Chantry Island lighthouse off Southampton Ontario
Did I lead a charmed life as an active, adventurous young boy?? Did I actually put enough preventive thought and safety planning into some of my more life-and-limb-threatening activities? Or is it just that what was, to a horrified adult retrospect, not really that dangerous?
How did some of us ever survive to grow up? Most (but not all) of my questionable young antics involved getting high – I loved to climb things. I have written of being 9 years old, and scrambling to the topmost branches of a mighty, old oak, located on the highest elevation in town.
When I entered my teens, a trusted friend and I often crossed the river on the arching steel support trusses, beneath the new bridge, ignoring the possible 50 foot plunge to the river below. In the summer by boat, and in the winter by walking across frozen lake ice, groups of us went to an island a mile offshore, and climbed to the top of the 100 foot lighthouse.
It is possible that large rocks, and chunks of logs got up the inner stairways, and accidently fell on the roof of the attached, unused, derelict, century-old storage shed. When the caretakers bricked up the entrance and added a steel door with a stout padlock, I went around the back, and used the 1 ½ inch copper lightning-ground cable to reach the observation level. Apparently, only to prove I could. These were reconnaissance missions only – no bombing runs. The view of a flat lake, whether liquid or frozen, isn’t really that spectacular.
In the early 1950s, what passed for the cognoscenti of our little town were all agog, waiting for the release of a book. A ‘famous writer’ from Toronto, 100 miles south, had researched 8 lighthouses in the north end of Lake Huron, including ours. When the book finally arrived at the General Store, I managed to sneak a copy off the shelf, and quickly read what he’d written.
He said that, after climbing the circular metal stairway inside the lighthouse, the view from the top was magnificent…. only; our lighthouse had solid wooden floors every ten feet, for storage, with unrailed wooden stairs ascending from level to level, East to West, then North to South, etc.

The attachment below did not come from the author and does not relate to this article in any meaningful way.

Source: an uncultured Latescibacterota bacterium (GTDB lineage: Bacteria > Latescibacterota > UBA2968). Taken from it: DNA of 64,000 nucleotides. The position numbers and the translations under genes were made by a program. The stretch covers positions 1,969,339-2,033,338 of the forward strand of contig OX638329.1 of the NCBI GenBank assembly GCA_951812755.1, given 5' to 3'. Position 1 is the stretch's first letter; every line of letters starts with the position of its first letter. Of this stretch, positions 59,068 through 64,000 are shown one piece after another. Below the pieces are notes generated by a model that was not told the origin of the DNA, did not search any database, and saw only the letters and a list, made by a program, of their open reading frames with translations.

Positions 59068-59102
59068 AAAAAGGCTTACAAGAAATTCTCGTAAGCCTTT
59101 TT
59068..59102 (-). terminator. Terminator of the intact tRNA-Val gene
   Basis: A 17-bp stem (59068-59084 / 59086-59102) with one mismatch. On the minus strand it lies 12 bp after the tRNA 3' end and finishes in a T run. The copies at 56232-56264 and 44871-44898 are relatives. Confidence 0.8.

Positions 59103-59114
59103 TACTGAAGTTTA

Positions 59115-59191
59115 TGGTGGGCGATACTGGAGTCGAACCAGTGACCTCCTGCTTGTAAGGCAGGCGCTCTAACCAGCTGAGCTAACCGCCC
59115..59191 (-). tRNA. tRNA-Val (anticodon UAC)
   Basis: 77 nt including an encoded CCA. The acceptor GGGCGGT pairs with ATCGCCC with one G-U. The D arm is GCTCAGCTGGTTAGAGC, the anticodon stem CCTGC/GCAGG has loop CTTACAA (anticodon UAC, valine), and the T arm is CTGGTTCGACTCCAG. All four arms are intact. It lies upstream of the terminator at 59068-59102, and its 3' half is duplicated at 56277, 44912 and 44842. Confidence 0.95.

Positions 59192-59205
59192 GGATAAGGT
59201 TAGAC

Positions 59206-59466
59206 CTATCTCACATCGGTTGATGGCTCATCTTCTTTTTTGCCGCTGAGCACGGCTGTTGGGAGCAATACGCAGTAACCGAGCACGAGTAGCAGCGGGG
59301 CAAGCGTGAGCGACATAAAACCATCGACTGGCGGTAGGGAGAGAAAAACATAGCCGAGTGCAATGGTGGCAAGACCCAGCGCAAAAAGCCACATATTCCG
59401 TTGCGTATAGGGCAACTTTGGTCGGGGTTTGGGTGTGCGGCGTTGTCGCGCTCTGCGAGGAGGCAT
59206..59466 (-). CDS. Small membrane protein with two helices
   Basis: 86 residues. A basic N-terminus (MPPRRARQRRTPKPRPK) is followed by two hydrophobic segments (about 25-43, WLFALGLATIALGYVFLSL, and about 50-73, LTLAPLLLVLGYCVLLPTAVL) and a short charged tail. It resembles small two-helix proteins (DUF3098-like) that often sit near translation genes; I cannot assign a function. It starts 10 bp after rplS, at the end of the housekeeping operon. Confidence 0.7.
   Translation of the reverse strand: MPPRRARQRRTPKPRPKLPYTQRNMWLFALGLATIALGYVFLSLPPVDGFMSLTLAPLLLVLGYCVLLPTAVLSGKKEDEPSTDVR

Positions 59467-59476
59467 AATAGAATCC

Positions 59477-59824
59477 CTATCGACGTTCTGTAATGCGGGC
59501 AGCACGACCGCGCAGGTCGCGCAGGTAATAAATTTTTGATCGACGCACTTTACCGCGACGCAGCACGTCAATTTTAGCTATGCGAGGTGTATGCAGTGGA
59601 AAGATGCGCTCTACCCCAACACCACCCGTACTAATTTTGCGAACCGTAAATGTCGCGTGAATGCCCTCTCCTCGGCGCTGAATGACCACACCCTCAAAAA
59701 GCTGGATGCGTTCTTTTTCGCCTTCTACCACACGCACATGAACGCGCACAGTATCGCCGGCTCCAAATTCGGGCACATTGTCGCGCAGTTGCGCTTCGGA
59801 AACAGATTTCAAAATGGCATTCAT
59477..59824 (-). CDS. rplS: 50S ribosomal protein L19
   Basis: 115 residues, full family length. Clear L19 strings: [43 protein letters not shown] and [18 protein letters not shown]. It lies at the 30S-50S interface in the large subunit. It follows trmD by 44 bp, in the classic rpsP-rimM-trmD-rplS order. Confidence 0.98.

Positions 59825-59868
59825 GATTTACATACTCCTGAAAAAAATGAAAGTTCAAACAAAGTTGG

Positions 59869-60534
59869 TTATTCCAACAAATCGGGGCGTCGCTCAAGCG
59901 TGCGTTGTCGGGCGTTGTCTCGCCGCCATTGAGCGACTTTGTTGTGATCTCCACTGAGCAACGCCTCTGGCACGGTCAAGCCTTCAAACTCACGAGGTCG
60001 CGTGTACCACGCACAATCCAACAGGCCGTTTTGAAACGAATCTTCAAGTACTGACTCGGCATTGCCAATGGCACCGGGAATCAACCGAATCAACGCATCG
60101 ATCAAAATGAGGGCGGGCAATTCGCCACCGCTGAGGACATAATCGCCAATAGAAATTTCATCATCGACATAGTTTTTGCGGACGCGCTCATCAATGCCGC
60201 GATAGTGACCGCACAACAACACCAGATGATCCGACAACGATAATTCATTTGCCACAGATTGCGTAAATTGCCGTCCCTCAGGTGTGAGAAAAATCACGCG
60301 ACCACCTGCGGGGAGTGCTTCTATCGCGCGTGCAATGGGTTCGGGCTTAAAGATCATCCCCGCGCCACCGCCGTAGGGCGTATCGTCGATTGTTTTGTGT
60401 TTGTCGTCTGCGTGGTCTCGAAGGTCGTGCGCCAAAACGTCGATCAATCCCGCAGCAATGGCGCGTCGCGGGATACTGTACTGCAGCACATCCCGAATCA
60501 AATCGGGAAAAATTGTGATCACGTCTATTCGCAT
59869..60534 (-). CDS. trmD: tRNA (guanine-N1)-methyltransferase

I don’t know if he ever actually set foot on the island, or just did his research from the pub. It was the first time I caught an author lying to me. Sadly, it wasn’t the last.
Alone, and with my friend’s help, I reached the top of many of the town’s public buildings. The arena was easy, but boring. I got to the roof of one church, and the top of the bell-tower of another. He and I sat on the roof of the three-storey bank building at the main intersection. When his mother was late, and he was locked out of the second floor apartment in the building next to it, we scampered up the front and went in the balcony door, or up to the roof and down through the skylight.
The view from the top of the 120 foot water tower, next to the oak on the hill, was worth it. The climb was simple. A steel ladder reached to within 10 feet of the ground, but was right beside the overflow pipe. A foot placed here, and a grab there, and soon we were at the top.
It was so easy that my girlfriend caught us lurking near it one evening, as she walked to the library, and wanted to know what we were up to. When we explained, she demanded to accompany us. With him pulling and me providing a shoulder, we all soon enjoyed the lights in the town 5 miles away. Crazy!
The day I fell down, I started with my feet firmly on the ground. I was in Grade 7, and returned to school after a September lunch break, to find a gaggle of boys surrounding a burly Grade 8 lad. Slowing to eavesdrop on the conversation, I heard that he was bragging that he knew a way to make someone unconscious. ‘Bet you don’t!’ ‘I bet I do!’
To prove his claim, he needed a victim willing volunteer. Why is everyone looking at me? “Now you need to take a deep breath and hold it. I’m gonna get behind you and give you a bear-hug, and squeeze you really, really hard. Don’t forget to hold your breath!”
….and I woke up with my face embedded in the blacktop. My nose was bloody. My lips, especially the top one, were swollen, and I’d lost a tiny chip off the corner of one front incisor. None of us, me included, really thought this thing through, did we?
“Why did you let me fall down?” “Well, you didn’t collapse.” “How could I? You were holding me up.” He’d set me down, but apparently my knees were locked. Instead of winding up in a limp pile at his feet, (would that have been any better?) I had pitched forward, like the mighty oak up the street, plowing a furrow with my face.
Nowadays, I ingest an OxyContin, and take along a pillow if I have to wind down a window in the car. Surely none of you readers were as foolish as me. Do you have a childhood escapade you wish to admit to? 😉